Despite the growing awareness of mindfulness, there still remain places or communities where it has not yet been heard of. To that end, Wisdom Publications has declared September 12th Mindfulness Day—a day to raise awareness about the value and benefits of mindfulness, as well as allow individual groups to experiment with and practice meditation. Mindfulness Day offers people a chance to start fresh and recharge by integrating mindfulness in their own personal way. This day offers individuals and communities a chance to embrace a practice they may have never heard about, experiment with it, and make it their own if they enjoy it.
“It’s our goal that Mindfulness Day will raise awareness about the value and benefit mindfulness brings for everyone on our planet,” says Tim McNeill, president and publisher of Wisdom Publications. “Our hope is that by creating this forum we will give others the freedom and opportunity to share with us, and one another, their own experiences. Our overall plan is to inspire people to be mindful and to encourage the general public to initiate their own ways of observing this first annual Mindfulness Day.”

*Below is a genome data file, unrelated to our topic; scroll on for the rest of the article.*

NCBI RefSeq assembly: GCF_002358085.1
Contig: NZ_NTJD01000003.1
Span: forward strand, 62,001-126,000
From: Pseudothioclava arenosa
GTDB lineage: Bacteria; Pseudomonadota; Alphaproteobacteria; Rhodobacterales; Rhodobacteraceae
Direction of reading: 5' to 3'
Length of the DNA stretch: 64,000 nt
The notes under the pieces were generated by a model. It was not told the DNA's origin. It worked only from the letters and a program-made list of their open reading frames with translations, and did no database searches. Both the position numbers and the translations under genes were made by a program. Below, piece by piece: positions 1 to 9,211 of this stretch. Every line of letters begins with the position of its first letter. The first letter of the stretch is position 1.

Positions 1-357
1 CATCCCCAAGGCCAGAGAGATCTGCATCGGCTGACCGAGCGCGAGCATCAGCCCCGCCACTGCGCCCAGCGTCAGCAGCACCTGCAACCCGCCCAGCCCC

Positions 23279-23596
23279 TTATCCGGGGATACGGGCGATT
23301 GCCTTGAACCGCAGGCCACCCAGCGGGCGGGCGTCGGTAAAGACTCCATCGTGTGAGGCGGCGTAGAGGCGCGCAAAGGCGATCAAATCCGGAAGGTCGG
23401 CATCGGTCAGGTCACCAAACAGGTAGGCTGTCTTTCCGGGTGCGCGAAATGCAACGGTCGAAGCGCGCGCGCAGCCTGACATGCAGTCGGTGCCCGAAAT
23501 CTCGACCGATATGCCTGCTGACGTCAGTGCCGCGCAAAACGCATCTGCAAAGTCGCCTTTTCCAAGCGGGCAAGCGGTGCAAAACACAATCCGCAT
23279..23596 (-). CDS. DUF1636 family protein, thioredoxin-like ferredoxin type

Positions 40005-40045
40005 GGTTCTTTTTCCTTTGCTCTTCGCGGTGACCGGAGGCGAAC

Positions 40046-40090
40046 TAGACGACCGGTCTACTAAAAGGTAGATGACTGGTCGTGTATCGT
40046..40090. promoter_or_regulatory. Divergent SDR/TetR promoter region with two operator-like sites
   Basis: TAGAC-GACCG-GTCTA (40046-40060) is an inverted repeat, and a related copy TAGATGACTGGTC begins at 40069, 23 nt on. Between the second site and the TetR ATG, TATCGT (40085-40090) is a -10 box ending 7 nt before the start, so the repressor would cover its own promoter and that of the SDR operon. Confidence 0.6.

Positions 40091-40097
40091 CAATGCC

Wisdom Publications has created an online presence and community for interested persons to obtain information about Mindfulness Day, mindfulness, and meditation as well as network with others. Participants are encouraged to share information, coordinate mindfulness events, and offer stories and video on how mindfulness has impacted them.